That even-tempered mind-set in what can become a frustrating, if not exasperating sport? The Oxnard High senior had to master that art through experience.
For Davidson, a four-year varsity player, the key lesson was absorbed as a freshman.
Always a top-notch youth player, Davidson was elevated to the Yellowjackets’ varsity program as a 9th grader — and batted just .182 with two hits in 11 at bats.
“I had always done well on travel-ball teams, so that was a tough adjustment,” he said. “It was like, ‘What’s going on? I can do better than this.’ I found myself trying to do too much.”
Fast forward to his senior season, and Davidson clearly has it figured out. It was after that freshman campaign that Davidson realized he can’t win the game on every at bat.
“There are going to be plenty of opportunities and plenty of at bats,” he said. “I know now that if you go 3 for 10 in this game, that’s pretty good. You have to be ready at every at bat. And if you don’t get it done then, you move on to the next opportunity.”
Now if anyone presses when Davidson steps to the plate, it’s the opposing pitcher.
Davidson batted .404 as a sophomore, then truly reigned among the region’s big boppers a year ago with a sterling junior season. He hit .453 with 34 hits, 31 RBIs and 36 runs scored — all team highs — and tied for the county lead in home runs with 10.
The nifty-fielding shortstop secured his collegiate future in July when he accepted a scholarship from Pepperdine University.
That sets the stage for what shapes up as a memorable senior season, both for himself and the team. Oxnard opens play in the Southern California/Royal Invitational on Friday with a 3 p.m. game at San Marcos High.
“I can’t wait for the season to begin,” said Davidson. “Right when last season ended, I started looking forward to my senior season. Having committed to Pepperdine takes any pressure. I just want to enjoy my senior season. We’ve got a lot of talent here. I’m expecting us to do very well.”
Davidson’s maturity is such that he won’t predict any numbers for himself. He sums up the personal goals in one tidy package.
“Just keep improving,” he said. “I want to do better than last year. Baseball is a game where the big thing is to get better every year. If I can keep doing that, I’ve got a good chance of reaching my top goal, which is to become a professional.”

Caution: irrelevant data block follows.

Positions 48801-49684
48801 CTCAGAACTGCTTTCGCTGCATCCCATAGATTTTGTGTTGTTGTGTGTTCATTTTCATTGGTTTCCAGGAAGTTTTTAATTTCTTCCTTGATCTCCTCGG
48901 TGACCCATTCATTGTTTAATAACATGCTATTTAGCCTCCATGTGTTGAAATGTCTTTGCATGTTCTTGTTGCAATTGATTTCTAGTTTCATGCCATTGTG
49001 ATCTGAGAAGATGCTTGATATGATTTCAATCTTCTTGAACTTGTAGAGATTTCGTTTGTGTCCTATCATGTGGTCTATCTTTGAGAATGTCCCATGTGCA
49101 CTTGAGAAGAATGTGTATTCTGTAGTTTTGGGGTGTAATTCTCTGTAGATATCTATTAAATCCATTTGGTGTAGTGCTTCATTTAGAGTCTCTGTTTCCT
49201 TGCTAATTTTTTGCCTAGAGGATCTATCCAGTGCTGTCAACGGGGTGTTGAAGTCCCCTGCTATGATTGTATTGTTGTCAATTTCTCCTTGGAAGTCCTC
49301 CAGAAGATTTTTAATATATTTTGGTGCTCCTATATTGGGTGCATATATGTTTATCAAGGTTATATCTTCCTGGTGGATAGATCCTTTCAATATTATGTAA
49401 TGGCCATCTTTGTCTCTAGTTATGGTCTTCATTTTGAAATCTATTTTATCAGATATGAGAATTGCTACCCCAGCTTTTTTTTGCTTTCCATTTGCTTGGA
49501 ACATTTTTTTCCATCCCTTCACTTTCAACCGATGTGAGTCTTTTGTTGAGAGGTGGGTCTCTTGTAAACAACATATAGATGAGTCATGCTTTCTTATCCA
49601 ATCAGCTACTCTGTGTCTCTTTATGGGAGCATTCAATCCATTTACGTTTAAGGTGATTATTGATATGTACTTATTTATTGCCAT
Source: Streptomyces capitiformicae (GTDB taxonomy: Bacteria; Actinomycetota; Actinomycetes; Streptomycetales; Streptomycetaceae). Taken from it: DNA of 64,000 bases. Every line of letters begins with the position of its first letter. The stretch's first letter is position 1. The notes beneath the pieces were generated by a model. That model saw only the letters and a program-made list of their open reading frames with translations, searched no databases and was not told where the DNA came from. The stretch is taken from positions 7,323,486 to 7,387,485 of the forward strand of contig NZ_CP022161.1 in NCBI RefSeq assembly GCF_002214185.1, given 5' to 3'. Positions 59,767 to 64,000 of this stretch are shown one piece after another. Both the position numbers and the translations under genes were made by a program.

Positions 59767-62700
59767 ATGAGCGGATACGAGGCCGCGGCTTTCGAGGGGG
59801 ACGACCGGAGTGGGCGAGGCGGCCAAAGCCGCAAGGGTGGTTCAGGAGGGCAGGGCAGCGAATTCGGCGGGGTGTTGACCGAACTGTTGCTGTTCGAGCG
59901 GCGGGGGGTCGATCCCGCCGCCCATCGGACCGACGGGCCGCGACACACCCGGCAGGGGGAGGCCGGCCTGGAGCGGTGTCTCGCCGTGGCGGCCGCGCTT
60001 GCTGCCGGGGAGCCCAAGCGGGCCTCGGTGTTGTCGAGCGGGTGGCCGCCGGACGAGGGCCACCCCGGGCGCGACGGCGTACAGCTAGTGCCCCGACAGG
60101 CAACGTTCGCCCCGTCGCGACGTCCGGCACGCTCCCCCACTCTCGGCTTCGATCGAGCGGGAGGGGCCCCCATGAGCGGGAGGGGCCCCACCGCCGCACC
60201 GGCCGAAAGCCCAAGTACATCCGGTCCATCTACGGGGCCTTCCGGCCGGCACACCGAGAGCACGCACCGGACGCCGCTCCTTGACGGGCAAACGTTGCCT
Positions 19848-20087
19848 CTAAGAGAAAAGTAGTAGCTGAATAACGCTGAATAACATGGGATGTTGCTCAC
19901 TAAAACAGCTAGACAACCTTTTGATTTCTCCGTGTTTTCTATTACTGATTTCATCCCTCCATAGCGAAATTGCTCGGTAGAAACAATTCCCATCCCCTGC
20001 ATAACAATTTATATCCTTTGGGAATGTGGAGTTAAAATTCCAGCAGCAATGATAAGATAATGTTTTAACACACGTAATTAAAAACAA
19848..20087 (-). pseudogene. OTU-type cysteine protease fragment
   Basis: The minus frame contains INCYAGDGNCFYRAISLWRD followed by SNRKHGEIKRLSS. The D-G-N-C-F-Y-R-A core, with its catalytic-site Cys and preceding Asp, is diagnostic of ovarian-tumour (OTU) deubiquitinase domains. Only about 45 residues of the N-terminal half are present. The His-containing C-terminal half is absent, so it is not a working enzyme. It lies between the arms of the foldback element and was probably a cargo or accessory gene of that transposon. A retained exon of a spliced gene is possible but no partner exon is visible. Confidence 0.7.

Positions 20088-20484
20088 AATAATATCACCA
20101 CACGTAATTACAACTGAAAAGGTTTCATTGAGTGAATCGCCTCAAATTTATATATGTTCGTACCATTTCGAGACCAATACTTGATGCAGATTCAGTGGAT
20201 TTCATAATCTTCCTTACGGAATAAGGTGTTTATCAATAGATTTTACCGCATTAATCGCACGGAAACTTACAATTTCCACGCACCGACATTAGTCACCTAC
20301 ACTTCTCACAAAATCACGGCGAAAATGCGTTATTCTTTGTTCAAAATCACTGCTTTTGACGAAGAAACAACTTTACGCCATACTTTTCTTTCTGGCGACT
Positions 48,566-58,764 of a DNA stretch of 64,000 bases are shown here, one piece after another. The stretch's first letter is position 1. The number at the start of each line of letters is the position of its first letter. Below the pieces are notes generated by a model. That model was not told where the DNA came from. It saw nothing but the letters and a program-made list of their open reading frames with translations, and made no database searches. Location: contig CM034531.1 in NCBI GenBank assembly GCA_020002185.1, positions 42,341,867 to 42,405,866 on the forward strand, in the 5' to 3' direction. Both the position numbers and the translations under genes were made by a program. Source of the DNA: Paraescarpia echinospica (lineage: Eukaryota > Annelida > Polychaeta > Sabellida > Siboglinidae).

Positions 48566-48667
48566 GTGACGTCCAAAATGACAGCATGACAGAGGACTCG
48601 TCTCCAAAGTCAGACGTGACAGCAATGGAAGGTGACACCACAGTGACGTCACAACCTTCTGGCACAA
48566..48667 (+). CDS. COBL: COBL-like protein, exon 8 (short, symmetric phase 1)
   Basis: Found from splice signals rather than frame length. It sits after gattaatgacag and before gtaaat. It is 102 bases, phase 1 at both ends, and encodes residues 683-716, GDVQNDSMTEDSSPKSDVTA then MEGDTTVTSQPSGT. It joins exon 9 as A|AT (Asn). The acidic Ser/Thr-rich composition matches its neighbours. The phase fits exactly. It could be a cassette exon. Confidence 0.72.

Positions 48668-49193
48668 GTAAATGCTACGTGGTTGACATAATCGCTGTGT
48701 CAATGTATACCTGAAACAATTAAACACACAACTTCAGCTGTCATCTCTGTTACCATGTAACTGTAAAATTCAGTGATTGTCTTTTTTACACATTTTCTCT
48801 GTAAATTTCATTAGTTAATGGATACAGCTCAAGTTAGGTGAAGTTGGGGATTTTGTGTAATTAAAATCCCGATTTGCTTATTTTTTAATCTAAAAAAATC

Oxnard coach Al Tarazon says Davidson is the ideal team cornerstone.
“He’s not just a great ball player, but a great kid,” said Tarazon. “He works hard at the game, and his teammates see that and follow him. He’s a role model for everybody else.”
A large part of Davidson’s excitement for the upcoming campaign stems from a rigorous off-season workout he conducted at Peak Performance Project — or P3 — in Santa Barbara. It’s the same regimen followed by a number of professional baseball players, including former Camarillo High and current Minnesota Twin outfielder Delmon Young.
“It’s the best workout program I’ve ever done, and I feel like I’m better prepared than I’ve ever been before,” he said. “I had a chance to meet Delmon Young and talk to him about the program. I applied and got accepted. They take the view that sports is all about explosion, with your legs, with your hips, with your arms. It’s given me a lot of confidence.”
A line-drive hitter, Davidson hit a career-high 10 home runs a year ago. Even with the added pop, Davidson isn’t looking to emulate Hank Aaron.
“I’m still a line-drive hitter,” he said. “There are times, when I’m looking to go deep. But for the most part, if I try to hit home runs I’m going to be in trouble.”
Davidson isn’t all about hitting, either.
He relishes a shortstop’s role on the field.
“It’s like being the quarterback in football,” he said with a gleam. “I know nothing happens until the pitcher makes his pitch, but when that happens I’m always in the middle of the action. I take a lot of pride of winning games with defense.”
Davidson’s assets include a well-grounded humility. He is frequently reminded that he might not even be the best shortstop at Oxnard High.
The other end of that debate is held down by his girlfriend, Demi Meza, who is the starting shortstop for the Yellowjackets’ softball team and was an all-league choice as a junior.
Meza had the higher batting average a year ago — at .464. But Davidson won the home-run contest, 10-7.
“She’s a really good player,” Davidson said with a grin. “We have little contests all the time, like who’s going to hit the most home runs. I got her last year, but it was close.
“I think we keep each other motivated.”